Jay Reatard : Watch Me Fall
Petulant punk revivalist Jay Reatard (born Jay Lindsey) has been a whirlwind of activity since he first stepped onto the scene back in the late ’90s. Prolific in the extreme, Reatard boasts a checkered discography of more than 90 different releases, ranging from his early four-track works to his increasingly polished and pop-driven new recordings. His latest album and first release of all new material for Matador Records, Watch Me Fall, is an energetic blitz of ’60s garage-rock and raucous pop-laden punk that jumps off from the grittier Blood Visions and his recent Matador singles collection into what is perhaps his most accessible territory to date.
Kicking off with the snotty anthemics of “Ain’t Gonna Save Me,” equal parts Stooges, Stiff Little Fingers and single-ready Buzzcocks, the always straightforward Jay Reatard lets you know where he’s going on this album from the outset. Killer guitar hooks and his nasally, whining shouts take center stage atop a driving rhythm section with an obligatory overload of tambourine. For an album of progressions, “Ain’t Gonna Save Me” is just a stone’s throw from some previous works, but it remains an undeniably bold opener nonetheless… maybe a little too bold. As Reatard runs through a handful of similarly paced garage-punk outbursts, it starts to feel like that first track may be a tough act to follow. When those hooks don’t hit as hard in this more pop-driven context, his bombastic vocal work – which seems to always hover on the verge of grating – can be a little much. “Can’t Do It Anymore” takes the record back up to more satisfying heights, its riffage pushing through driving, primal proto-metal leads and palm mutes, aggressive acoustic strumming, and a playful, poppy staccato hook.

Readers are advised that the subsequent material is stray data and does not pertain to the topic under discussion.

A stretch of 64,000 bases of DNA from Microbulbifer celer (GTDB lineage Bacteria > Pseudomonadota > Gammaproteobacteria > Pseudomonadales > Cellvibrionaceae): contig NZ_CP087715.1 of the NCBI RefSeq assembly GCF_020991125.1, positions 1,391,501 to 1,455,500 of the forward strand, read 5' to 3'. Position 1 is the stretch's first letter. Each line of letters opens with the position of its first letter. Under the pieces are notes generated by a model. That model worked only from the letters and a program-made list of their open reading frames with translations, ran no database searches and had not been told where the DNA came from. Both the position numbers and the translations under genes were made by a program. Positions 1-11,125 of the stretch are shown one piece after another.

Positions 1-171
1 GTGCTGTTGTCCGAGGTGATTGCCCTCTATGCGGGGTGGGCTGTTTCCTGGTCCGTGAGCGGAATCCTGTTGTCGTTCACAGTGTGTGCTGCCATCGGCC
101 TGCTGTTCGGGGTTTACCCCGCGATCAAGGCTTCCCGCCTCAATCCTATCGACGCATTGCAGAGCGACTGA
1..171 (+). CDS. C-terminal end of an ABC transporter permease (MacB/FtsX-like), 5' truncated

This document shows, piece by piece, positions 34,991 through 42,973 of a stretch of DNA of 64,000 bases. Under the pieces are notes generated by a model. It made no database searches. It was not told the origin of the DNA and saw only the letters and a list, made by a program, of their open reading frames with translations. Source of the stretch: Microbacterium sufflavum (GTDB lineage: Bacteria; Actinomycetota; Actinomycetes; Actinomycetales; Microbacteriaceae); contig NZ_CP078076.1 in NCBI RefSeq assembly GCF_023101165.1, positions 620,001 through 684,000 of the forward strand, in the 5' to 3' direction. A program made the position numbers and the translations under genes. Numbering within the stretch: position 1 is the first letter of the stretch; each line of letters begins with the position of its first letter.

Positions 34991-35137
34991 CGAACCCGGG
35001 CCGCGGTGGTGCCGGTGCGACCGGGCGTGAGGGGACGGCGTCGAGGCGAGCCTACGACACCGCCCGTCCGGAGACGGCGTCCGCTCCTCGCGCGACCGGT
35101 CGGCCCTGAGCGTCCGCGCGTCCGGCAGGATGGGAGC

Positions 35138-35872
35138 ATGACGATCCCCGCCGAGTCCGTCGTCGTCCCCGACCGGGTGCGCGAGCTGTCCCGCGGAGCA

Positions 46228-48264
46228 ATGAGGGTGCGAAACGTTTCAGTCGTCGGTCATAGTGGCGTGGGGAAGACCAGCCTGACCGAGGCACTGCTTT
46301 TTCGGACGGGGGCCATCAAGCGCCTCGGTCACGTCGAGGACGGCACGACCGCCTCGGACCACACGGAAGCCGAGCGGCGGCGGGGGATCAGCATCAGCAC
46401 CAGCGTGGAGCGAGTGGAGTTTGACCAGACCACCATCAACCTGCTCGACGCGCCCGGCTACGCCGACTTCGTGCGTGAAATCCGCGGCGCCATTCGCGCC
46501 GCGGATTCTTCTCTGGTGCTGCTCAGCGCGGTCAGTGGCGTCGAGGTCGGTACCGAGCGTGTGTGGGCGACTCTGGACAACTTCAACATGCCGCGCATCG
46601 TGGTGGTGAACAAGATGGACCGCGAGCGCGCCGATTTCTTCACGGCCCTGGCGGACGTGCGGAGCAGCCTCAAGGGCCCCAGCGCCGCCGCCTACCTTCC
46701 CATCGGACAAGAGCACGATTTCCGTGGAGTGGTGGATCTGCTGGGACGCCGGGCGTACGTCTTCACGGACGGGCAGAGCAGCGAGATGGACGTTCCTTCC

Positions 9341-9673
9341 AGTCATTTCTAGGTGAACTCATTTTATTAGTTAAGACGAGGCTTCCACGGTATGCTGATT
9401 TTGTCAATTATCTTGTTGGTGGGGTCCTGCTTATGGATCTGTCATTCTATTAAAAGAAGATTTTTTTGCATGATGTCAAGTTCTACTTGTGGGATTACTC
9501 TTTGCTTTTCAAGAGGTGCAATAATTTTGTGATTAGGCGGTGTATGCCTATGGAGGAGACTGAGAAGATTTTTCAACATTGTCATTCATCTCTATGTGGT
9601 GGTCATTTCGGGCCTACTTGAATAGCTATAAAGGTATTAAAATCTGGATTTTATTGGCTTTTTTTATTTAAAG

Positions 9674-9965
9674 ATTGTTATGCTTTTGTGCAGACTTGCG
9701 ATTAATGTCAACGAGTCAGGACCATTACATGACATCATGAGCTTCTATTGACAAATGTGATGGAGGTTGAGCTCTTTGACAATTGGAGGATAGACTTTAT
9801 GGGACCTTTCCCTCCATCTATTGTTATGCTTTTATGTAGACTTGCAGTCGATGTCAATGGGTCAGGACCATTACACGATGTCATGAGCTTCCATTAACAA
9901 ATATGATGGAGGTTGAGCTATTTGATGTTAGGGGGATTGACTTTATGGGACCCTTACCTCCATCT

While the record on a whole helps to advance Jay Reatard’s creative trajectory, the more pronounced detours from his sound don’t show up until halfway through Watch Me Fall. This updated version of “I’m Watching You” (which originally appeared on Matador Singles ’08) strips away lo-fi weirdness and softens lyrical content, revealing a tender, organ-propelled gem that feels like legitimate, unironic single material. “Wounded,” with its airy, wordless harmonies and catchy acoustic guitar riffs, succumbs to equally sweet tendencies, while “Nothing Now” marries the saccharine with ominous paranoia. However, “There Is No Sun” represents the most obvious departure for Jay Reatard. This patiently paced, and decidedly hi-fi, finale closes out the album with soft guitars, affectionate vocal work, and triumphantly swelling strings.
Somehow he pulls it off. From raucous, youthful punk revival, through a batch of still-cheeky garage-pop gems, on to a warm and refined closing track, Watch Me Fall almost plays out like a narrative of maturation. And while he no doubt feels a bit more sensitive on this effort, Reatard proves he’s able to grow as an artist without sacrificing too much of his edge.
Buzzcocks – Singles Going Steady
Hüsker Dü – New Day Rising
The Clean – Anthology
Video: “It Ain’t Gonna Save Me”